Can I see copies of earlier wills my mother wrote?

Published date13 April 2021
Date13 April 2021
I would like to know if it is possible to get a copy of any previous wills my mother made before her final one. Can I write directly to my mother's solicitor or do I have to get another solicitor to do this?

Depending on the content of the previous will, I would then decide on engaging a solicitor further.

Ms J.McM., email

Oh there's nothing to stop anyone writing to a solicitor. Whether it will get you anywhere is another question.

This is an issue that cropped up about a year ago. I'm assuming from your question that you have sight of the current will. What's not clear is what your status is in all this? Are you an executor or simply a beneficiary - disappointed or otherwise?

It doesn't change the rules but might impact the process from your perspective.

The first thing to acknowledge is that the only will that counts is the last will your mother made. It supersedes and renders null and void all previous wills.

And unless you are an executor or the will has already gone to probate, you don't even have any right of access to that. Once probate has been granted the will is accessible through the probate office online.

It seems to me that you are fishing here. You want to check and see if a previous will was more generous to you or less generous to someone else before potentially launching a legal challenge to the current will. Perhaps your mother promised you a particular bequest - a particular ring, a piece of art or a loved piece of furniture - and it has now gone elsewhere because that bequest was not specified in the will.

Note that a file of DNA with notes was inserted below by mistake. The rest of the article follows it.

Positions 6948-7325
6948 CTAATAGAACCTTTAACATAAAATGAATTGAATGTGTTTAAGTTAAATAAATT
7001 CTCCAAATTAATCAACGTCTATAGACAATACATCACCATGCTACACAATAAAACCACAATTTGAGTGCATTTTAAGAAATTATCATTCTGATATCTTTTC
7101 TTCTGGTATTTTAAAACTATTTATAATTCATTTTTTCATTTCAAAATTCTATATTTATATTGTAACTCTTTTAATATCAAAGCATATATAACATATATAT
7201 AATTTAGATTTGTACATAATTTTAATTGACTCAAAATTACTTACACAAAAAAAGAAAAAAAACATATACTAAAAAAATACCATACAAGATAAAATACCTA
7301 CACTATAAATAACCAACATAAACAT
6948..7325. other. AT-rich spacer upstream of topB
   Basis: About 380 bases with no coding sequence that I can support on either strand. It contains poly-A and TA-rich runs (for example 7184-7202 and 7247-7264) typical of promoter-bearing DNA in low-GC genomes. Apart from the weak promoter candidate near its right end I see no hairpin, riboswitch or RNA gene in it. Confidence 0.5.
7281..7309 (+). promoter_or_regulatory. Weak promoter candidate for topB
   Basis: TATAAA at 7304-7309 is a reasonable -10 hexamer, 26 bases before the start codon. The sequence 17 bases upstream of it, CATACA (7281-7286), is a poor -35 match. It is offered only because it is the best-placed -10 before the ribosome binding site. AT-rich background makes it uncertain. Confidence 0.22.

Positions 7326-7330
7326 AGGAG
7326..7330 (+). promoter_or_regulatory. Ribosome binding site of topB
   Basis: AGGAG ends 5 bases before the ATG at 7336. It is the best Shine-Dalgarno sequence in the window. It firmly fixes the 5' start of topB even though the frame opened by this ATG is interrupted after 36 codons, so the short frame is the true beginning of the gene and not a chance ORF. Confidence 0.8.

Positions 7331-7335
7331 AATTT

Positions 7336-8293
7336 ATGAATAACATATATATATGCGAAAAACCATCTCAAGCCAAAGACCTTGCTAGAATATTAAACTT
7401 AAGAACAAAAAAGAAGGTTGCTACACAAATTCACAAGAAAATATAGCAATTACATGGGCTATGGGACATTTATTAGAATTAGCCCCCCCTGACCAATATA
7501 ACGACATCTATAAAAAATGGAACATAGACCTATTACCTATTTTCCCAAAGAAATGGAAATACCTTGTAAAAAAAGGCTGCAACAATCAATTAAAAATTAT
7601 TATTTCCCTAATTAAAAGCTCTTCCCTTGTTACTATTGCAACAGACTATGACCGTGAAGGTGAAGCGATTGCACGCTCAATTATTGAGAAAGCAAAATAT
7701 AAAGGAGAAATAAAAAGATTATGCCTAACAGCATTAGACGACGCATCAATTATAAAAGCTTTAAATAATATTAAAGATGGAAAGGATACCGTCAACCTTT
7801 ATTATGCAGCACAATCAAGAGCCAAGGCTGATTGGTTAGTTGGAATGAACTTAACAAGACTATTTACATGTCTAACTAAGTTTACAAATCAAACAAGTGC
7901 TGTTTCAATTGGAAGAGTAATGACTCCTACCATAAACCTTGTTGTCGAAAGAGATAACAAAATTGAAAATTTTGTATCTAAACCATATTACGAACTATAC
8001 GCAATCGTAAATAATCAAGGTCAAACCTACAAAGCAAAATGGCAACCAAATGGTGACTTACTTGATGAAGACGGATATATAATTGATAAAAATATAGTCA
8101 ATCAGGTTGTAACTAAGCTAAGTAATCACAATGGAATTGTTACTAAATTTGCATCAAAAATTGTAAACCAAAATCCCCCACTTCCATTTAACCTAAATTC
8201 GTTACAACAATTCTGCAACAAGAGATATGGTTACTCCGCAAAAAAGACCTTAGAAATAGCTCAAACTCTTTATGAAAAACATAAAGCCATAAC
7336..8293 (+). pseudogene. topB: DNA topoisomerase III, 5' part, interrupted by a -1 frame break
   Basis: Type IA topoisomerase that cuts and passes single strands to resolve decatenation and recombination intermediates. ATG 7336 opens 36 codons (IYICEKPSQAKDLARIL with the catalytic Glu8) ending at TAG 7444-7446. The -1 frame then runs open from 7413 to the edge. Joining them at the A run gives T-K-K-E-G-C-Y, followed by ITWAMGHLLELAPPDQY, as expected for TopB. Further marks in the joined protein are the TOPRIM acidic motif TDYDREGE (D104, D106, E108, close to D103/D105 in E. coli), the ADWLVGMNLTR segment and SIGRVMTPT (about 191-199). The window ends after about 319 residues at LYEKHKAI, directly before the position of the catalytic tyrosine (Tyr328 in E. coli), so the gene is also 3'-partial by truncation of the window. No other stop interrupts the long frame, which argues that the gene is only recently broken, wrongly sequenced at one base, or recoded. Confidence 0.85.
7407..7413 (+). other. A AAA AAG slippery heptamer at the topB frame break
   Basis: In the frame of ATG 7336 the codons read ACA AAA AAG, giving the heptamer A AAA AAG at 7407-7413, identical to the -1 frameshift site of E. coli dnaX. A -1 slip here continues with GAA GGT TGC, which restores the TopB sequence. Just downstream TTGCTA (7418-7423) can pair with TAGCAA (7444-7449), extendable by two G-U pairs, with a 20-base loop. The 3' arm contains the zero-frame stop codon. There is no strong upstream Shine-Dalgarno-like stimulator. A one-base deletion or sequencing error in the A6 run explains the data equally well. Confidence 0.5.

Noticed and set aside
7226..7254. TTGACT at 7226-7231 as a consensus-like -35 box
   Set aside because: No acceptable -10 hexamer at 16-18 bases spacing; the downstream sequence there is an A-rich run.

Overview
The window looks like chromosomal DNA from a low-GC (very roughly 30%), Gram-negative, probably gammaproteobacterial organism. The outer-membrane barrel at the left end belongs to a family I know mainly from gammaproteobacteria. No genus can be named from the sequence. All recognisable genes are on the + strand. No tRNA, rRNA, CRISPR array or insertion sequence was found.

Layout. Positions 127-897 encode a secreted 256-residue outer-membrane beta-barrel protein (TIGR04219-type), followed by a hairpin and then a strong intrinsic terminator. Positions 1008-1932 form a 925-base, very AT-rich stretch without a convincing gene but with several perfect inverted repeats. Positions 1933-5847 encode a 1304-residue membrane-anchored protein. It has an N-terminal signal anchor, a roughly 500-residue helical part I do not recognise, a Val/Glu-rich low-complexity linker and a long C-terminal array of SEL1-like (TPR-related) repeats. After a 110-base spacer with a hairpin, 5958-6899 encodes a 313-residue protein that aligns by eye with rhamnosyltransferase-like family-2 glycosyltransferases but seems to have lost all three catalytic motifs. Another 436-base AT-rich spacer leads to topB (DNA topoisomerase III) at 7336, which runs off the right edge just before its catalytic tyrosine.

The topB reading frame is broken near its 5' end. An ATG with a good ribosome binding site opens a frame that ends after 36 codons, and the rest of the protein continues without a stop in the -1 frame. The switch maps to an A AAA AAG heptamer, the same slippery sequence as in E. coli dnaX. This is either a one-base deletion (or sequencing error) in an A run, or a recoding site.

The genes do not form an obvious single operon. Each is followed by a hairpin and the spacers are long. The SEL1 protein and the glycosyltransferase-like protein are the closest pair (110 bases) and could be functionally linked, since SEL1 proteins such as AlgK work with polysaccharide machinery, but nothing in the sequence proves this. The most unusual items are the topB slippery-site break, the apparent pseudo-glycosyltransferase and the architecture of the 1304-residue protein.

These things happen, mostly because people simply forget. If my own mother was to accurately recollect all the small family bits and pieces that she has promised to one or other of us, she'd be a computer. You cannot put much store by passing references. If it is not in the will, it is most unlikely you will be able to force the issue.

The grounds for challenging a will are very specific and, as you would presume, are set down in law. Broadly these fall under four categories and are to be found in the 1965 Succession Act.

First up, if the will is not properly drawn up, signed by your mum in the presence of two witnesses and by those witnesses, neither of whom can be beneficiaries, the will can be challenged on the grounds of validity.

More commonly, people will attempt to challenge wills on the grounds either that your mum was not able to understand what she was doing by way of age or infirmity, such as suffering from dementia or...

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